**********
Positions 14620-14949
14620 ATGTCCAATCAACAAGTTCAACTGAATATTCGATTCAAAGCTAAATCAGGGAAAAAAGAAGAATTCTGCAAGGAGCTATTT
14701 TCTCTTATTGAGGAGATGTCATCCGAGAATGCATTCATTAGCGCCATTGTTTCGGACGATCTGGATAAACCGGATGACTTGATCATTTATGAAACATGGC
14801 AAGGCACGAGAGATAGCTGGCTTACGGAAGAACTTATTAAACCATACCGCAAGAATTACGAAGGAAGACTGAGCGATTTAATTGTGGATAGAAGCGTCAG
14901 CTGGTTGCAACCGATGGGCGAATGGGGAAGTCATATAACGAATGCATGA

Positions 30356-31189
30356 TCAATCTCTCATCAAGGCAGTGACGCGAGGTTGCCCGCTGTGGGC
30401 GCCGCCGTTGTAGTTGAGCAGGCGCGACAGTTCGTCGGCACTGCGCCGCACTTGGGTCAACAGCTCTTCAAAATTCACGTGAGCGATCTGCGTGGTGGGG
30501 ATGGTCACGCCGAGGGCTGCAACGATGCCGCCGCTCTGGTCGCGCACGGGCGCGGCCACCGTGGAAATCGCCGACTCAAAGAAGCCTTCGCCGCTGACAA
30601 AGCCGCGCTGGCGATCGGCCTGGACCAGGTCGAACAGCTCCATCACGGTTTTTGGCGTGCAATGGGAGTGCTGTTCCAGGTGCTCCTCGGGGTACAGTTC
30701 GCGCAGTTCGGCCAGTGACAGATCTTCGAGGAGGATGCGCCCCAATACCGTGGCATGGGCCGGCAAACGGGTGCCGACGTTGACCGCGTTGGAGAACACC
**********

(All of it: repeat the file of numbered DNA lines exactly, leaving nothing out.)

Positions 14620-14949
14620 ATGTCCAATCAACAAGTTCAACTGAATATTCGATTCAAAGCTAAATCAGGGAAAAAAGAAGAATTCTGCAAGGAGCTATTT
14701 TCTCTTATTGAGGAGATGTCATCCGAGAATGCATTCATTAGCGCCATTGTTTCGGACGATCTGGATAAACCGGATGACTTGATCATTTATGAAACATGGC
14801 AAGGCACGAGAGATAGCTGGCTTACGGAAGAACTTATTAAACCATACCGCAAGAATTACGAAGGAAGACTGAGCGATTTAATTGTGGATAGAAGCGTCAG
14901 CTGGTTGCAACCGATGGGCGAATGGGGAAGTCATATAACGAATGCATGA

Positions 30356-31189
30356 TCAATCTCTCATCAAGGCAGTGACGCGAGGTTGCCCGCTGTGGGC
30401 GCCGCCGTTGTAGTTGAGCAGGCGCGACAGTTCGTCGGCACTGCGCCGCACTTGGGTCAACAGCTCTTCAAAATTCACGTGAGCGATCTGCGTGGTGGGG
30501 ATGGTCACGCCGAGGGCTGCAACGATGCCGCCGCTCTGGTCGCGCACGGGCGCGGCCACCGTGGAAATCGCCGACTCAAAGAAGCCTTCGCCGCTGACAA
30601 AGCCGCGCTGGCGATCGGCCTGGACCAGGTCGAACAGCTCCATCACGGTTTTTGGCGTGCAATGGGAGTGCTGTTCCAGGTGCTCCTCGGGGTACAGTTC
30701 GCGCAGTTCGGCCAGTGACAGATCTTCGAGGAGGATGCGCCCCAATACCGTGGCATGGGCCGGCAAACGGGTGCCGACGTTGACCGCGTTGGAGAACACC